News   Defense News

Naval Medical Center Portsmouth Conducts 'Car Triage' as Safety Measure

April 15, 2020 | BY Navy Seaman Ariana Torman

A "car triage" screening process in place at Naval Medical Center Portsmouth in Virginia is designed to triage, test and treat low-acuity patients suspected to have COVID-19 and to protect medical staff by doing so in an open-air environment.

A woman wearing a protective mask and writing on a clipboard checks in a driver at drive-thru screening checkpoint.
Triage Site
Navy Lt. j.g. Katherine Baile, an emergency nurse, conducts a practice screening at the drive-thru screening and triage site at Naval Medical Center Portsmouth, Va., April 9, 2020. The medical center implemented the drive-thru site to relieve the patient flow through the emergency department and to help in mitigating the spread of COVID-19 in an open air environment.
Photo By: Navy Seaman Ariana Torman
VIRIN: 200318-N-BB298-1084C

"This is all designed to keep patients in their vehicle, preventing spread of potential infections in waiting rooms and treatment areas of the hospital," Navy Cmdr. (Dr.) Peter Cole, the emergency medicine department chair, said. "Most patients are in and out in less than 45 minutes."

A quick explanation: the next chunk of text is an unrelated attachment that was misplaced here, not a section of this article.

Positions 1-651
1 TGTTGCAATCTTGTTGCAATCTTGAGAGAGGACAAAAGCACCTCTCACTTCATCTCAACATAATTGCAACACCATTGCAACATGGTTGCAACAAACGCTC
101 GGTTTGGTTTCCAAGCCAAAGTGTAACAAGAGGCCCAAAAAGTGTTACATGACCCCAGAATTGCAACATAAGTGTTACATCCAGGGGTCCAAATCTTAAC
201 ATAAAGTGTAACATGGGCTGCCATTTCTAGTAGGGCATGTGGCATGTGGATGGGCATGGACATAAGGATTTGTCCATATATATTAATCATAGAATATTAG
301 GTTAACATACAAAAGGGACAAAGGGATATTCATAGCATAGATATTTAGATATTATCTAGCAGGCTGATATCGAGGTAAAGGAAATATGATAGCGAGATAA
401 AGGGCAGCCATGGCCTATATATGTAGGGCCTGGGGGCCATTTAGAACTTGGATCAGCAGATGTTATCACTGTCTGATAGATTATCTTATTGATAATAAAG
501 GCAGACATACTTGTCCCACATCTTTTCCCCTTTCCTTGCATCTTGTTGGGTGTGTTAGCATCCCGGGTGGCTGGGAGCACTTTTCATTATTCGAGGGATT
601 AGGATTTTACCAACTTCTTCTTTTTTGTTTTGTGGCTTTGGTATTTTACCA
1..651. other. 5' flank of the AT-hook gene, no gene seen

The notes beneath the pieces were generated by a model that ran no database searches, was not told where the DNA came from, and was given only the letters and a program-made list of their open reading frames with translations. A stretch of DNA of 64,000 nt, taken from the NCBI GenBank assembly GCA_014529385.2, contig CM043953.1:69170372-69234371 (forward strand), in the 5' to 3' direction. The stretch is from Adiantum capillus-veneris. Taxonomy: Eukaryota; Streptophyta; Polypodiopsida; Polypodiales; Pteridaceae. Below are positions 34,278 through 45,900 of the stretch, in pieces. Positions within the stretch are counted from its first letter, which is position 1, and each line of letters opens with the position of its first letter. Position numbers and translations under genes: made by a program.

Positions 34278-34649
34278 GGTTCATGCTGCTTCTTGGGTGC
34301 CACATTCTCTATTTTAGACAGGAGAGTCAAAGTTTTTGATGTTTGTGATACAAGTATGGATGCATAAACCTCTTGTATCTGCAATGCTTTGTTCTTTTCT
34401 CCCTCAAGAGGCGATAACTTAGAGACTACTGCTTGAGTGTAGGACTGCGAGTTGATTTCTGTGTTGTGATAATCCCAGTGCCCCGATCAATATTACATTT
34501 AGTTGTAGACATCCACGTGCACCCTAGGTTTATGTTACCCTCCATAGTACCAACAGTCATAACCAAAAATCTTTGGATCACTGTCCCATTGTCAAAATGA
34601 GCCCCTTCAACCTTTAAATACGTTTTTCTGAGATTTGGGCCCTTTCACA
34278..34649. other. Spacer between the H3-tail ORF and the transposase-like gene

Vehicles that pull up to the main gate are directed to the right lane if they intend to go to the emergency department or if they have potential COVID-19 concerns. The vehicles then head to a parking  lot where tents are set up. An initial screener asks a few simple questions while the patients remain in their vehicles, and the patients are directed either to the ED or to the car triage station, as appropriate.

"Nurses, dentists and corps staff have a list of criteria by which a patient is deemed safe for evaluation in their vehicle," Cole said. "If need be, they may be directed either to the ED for further care or to the second tent, where they will remain in their vehicle and get evaluated by a licensed provider. There are evaluation areas available if the provider needs to have the patient get out of the car, but this usually is not necessary."

Three women and a man wearing protective gear put on their gloves.
Medical Mission
Navy hospital corpsmen assigned to the COVID-19 task force screen a patient at the drive-thru screening and triage site at Naval Medical Center Portsmouth, Va., April 9, 2020. The medical center implemented the drive-thru site to relieve the patient flow through the emergency department and to help in mitigating the spread of COVID-19 in an open air environment.
Photo By: Navy Seaman Ariana Torman
VIRIN: 200409-N-BB298-1024C

A portable X-ray capability is available in case a chest X-ray is required. After the evaluation, the provider may prescribe medicines — these are all on-hand, eliminating the need for patients to wait in the pharmacy, Cole said.

The success of the car triage process has been due to the efforts of the entire command, Cole said, including medical center leadership, the emergency management and all the personnel who have been sent from other areas of the medical center to assist.